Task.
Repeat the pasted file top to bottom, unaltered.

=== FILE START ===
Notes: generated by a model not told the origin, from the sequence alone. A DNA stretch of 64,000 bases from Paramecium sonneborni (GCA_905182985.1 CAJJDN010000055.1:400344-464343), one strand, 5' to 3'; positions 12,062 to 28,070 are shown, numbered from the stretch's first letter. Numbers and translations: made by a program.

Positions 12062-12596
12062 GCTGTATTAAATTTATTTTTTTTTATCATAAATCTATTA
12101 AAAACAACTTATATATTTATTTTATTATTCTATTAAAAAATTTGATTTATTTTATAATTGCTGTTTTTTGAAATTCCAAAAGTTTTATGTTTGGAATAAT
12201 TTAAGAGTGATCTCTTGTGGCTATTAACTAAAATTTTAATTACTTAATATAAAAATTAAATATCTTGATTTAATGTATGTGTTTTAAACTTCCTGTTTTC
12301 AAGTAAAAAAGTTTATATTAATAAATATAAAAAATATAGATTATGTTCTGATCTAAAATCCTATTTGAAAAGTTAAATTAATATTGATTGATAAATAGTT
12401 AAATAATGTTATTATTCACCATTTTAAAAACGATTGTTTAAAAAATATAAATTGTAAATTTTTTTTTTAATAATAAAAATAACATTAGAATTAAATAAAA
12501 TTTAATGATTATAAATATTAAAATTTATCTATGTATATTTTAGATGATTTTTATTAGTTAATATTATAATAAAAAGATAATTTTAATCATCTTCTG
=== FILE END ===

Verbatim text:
Notes: generated by a model not told the origin, from the sequence alone. A DNA stretch of 64,000 bases from Paramecium sonneborni (GCA_905182985.1 CAJJDN010000055.1:400344-464343), one strand, 5' to 3'; positions 12,062 to 28,070 are shown, numbered from the stretch's first letter. Numbers and translations: made by a program.

Positions 12062-12596
12062 GCTGTATTAAATTTATTTTTTTTTATCATAAATCTATTA
12101 AAAACAACTTATATATTTATTTTATTATTCTATTAAAAAATTTGATTTATTTTATAATTGCTGTTTTTTGAAATTCCAAAAGTTTTATGTTTGGAATAAT
12201 TTAAGAGTGATCTCTTGTGGCTATTAACTAAAATTTTAATTACTTAATATAAAAATTAAATATCTTGATTTAATGTATGTGTTTTAAACTTCCTGTTTTC
12301 AAGTAAAAAAGTTTATATTAATAAATATAAAAAATATAGATTATGTTCTGATCTAAAATCCTATTTGAAAAGTTAAATTAATATTGATTGATAAATAGTT
12401 AAATAATGTTATTATTCACCATTTTAAAAACGATTGTTTAAAAAATATAAATTGTAAATTTTTTTTTTAATAATAAAAATAACATTAGAATTAAATAAAA
12501 TTTAATGATTATAAATATTAAAATTTATCTATGTATATTTTAGATGATTTTTATTAGTTAATATTATAATAAAAAGATAATTTTAATCATCTTCTG